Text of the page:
Greece threatens to turn to ICJ to resolve Mediterranean maritime dispute

Bassant Mohammed
3 Min Read
Greece's Prime Minister Kyriakos Mitsotakis, delivers a speech during a parliament session in Athens, on Wednesday, Dec. 18, 2019. Greek lawmakers debate on the state budget for 2020. (AP Photo/Yorgos Karahalis)

Greece’s Prime Minister Kyriakos Mitsotakis expressed his country’s readiness to turn to the International Court of Justice (ICJ) to settle Athens’ disagreement with Turkey about maritime zones in the Mediterranean if both sides could not end the dispute.

Mitsotakis told To Vima newspaper, “We do not want instability in our neighbourhood. Therefore, we want a say in developments in Libya,” asserting that Greece wants to be part of the solution in Libya, as Libya concerns Greece too. He stressed that Greece wants to attend the UN-backed Berlin Conference on Libya in January.

Berlin conference is to pave the way for a political solution to Libya’s ongoing conflict.

On the ground, some video footage emerged on social media showing Syrian fighters carrying light weapons at a military site claimed to be in Libya. However, the information office of Libya’s Government of National Accord (GNA) said that the video was shoot in Syria’s Idlib city.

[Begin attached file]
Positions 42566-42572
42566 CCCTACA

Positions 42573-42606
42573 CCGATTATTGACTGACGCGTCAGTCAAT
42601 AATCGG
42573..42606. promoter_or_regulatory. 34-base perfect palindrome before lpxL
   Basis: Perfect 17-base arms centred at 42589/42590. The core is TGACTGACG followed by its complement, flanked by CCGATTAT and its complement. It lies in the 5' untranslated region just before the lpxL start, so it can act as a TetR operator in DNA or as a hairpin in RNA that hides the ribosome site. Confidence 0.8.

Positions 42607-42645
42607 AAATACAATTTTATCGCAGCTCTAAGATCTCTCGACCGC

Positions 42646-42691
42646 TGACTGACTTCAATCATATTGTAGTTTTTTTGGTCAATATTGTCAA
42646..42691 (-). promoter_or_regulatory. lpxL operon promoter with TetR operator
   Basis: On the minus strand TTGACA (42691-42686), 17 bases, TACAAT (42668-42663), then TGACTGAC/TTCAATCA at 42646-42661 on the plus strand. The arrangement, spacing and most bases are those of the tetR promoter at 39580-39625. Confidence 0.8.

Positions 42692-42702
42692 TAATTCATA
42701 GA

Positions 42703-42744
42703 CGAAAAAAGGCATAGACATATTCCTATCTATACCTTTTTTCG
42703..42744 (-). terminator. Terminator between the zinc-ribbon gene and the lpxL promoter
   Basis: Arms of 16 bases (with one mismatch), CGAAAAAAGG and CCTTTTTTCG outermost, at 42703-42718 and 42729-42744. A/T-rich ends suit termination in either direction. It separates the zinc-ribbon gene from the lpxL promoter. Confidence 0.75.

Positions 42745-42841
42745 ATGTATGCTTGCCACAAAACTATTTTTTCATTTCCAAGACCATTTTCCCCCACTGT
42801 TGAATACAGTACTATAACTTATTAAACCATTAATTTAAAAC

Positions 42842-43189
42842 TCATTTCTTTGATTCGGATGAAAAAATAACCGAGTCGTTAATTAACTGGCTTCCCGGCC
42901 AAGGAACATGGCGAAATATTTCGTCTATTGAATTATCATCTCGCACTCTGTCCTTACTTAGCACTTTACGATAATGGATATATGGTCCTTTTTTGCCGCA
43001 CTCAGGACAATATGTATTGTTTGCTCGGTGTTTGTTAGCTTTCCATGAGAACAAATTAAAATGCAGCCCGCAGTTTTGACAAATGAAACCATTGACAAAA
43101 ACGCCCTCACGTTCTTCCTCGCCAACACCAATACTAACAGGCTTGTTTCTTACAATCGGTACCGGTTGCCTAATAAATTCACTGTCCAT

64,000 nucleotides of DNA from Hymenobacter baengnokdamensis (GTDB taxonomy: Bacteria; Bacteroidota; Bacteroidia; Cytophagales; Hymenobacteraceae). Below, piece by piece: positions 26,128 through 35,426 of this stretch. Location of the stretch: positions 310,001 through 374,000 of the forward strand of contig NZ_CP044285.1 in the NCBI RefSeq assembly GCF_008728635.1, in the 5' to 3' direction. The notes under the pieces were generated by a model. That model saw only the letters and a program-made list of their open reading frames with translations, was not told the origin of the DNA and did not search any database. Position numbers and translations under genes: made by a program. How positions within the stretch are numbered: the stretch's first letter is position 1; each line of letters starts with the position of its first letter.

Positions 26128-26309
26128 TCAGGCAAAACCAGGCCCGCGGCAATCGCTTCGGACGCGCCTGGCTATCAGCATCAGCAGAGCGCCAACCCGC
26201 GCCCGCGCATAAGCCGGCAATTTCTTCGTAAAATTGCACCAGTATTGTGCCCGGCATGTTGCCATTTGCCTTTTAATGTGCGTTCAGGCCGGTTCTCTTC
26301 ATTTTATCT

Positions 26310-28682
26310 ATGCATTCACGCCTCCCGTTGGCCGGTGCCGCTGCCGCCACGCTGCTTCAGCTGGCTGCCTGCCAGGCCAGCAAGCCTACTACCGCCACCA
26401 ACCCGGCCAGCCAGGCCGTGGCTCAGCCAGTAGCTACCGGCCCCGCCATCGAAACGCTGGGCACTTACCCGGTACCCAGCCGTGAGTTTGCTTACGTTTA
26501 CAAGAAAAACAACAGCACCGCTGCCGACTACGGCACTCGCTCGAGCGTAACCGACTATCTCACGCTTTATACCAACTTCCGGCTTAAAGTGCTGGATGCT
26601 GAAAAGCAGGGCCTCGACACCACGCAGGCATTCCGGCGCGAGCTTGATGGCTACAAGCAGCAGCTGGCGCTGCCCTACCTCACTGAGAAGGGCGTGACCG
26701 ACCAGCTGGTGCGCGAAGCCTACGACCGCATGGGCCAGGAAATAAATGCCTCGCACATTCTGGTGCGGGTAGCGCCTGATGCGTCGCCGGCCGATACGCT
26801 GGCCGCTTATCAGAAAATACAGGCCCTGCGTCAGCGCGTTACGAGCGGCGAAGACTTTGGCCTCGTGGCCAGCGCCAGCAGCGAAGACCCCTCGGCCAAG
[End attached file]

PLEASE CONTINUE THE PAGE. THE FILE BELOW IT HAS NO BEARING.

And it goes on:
The GNA denied on Sunday that Syrian fighters were deployed in Libya and joined its forces in the fight against the Libyan Arab Armed Forces (LAAF), asserting that the GNA will legally pursue “all those who contribute to spreading such lies and fabrications.”

Verified by Google Satellite maps, Libyan sources confirmed that the video was taken in Libya, according to Al-Hadath channel. The sources said that the video’s site was used as a military camp for the GNA’s forces in Salah al-Din neighbourhood, southern Tripoli.

According to the Syrian Observatory for Human Rights (SOHR), Syrian factions affiliated with Turkey opened four centres requiting Syrian fighters to send them to Libya to join the GNA’s force.

Offering salaries that range from $1,800 to $2,000 per month, Turkish-backed factions in Syria allegedly managed to deploy 300 Syrian fighters in Libya, while around 900 fighters were sent to Turkish camps to receive training.

Moreover, Libyan House of Representatives spokesperson Abdulla Belhiq warned that if Turkey were to opt for military intervention, the LAAF will take fierce action and consider such an intervention “a new colonisation of Libya.”

During a parliament session on Saturday, in the presence of the Cypriot Parliament Speaker Demetris Syllouris, the Libyan parliament vowed to plead with the European Union to withdraw recognition of the GNA.

Italy’s Prime Minister Giuseppe Conte warned that Russia and Turkey only seek the military rather than political solution to the Libyan crisis.

Addressing the European Union, he said “We must be united, we cannot allow actors even much more distant from Libya, to position themselves, settle their role in the Libyan scenario and claim the primacy for any solutions,” clarifying that the Russian-Turkish solutions in Libya are the only military.

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